Your Father’s Day Cry: A Father’s Love for Fine Dining, As Told By His Son
Excuse us, we’ve got something in our eye.
Should you read anything this Father’s Day, let it be John Birdsall’s essay for CHOW — you may or may not start crying. While Birdsall’s father worked as a grocery clerk, his pleasure in life was fine dining, a passion and love he passed on to his son. It’s heartwarming and sad and beautiful and a big ball of all the emotions. Since we can’t do it justice properly, a quick paragraph:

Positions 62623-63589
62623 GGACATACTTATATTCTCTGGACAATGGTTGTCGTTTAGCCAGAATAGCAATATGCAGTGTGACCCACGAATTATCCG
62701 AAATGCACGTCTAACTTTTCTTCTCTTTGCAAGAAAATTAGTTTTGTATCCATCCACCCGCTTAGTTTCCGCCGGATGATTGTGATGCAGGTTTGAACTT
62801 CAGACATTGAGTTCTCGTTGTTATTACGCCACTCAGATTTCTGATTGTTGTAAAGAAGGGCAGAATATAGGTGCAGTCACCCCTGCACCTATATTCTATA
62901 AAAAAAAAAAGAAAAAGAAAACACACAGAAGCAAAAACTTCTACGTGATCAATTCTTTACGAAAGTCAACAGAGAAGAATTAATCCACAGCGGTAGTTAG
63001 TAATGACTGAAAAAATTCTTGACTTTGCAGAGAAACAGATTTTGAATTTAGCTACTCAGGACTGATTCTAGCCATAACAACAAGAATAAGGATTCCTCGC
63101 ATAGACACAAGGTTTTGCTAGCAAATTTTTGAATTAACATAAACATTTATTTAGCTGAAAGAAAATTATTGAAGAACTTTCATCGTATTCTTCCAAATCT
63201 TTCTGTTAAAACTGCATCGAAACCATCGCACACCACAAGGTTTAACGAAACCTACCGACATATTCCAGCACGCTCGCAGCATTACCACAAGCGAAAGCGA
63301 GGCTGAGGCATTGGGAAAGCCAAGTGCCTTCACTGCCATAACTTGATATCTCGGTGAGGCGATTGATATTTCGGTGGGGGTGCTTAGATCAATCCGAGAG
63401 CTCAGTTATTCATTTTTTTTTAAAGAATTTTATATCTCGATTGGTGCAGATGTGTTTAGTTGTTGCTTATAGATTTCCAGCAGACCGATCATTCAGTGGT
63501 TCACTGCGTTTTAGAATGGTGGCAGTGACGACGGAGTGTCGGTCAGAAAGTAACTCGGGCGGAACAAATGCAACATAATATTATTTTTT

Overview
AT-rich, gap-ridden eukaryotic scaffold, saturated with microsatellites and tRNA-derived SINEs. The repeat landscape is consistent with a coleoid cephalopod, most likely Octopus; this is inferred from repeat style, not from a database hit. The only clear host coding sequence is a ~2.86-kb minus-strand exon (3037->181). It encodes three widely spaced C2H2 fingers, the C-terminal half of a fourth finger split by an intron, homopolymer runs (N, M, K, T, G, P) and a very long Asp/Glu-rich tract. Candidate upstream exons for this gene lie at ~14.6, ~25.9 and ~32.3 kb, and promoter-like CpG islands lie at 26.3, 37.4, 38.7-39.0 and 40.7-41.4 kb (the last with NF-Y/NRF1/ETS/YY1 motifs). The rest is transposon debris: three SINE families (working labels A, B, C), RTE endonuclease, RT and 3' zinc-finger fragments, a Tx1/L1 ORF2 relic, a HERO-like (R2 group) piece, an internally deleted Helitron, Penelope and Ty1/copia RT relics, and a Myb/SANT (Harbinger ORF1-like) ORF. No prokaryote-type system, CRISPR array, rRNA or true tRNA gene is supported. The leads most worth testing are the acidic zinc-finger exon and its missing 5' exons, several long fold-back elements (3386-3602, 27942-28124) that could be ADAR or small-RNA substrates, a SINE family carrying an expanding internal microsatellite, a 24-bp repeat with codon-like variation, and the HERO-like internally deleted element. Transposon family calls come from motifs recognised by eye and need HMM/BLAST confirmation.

And though he earned the wages of a grocery clerk, there was no bill I ever saw him balk at paying, not at Charlie Trotter’s or Zuni Café or Chez Panisse. Going out with my dad was the experience of feeling tucked in, secure. You knew that for the next two hours the world was no bigger than the table between you, and that anything you wanted—that Austrian Kabinett you had your eye on, a pasta course before the entrees, or cheese before dessert—you were going to get it.
Read it, weep, and then take your dad out for a nice meal. He deserves more than your charcoal-laden red meat, doesn’t he?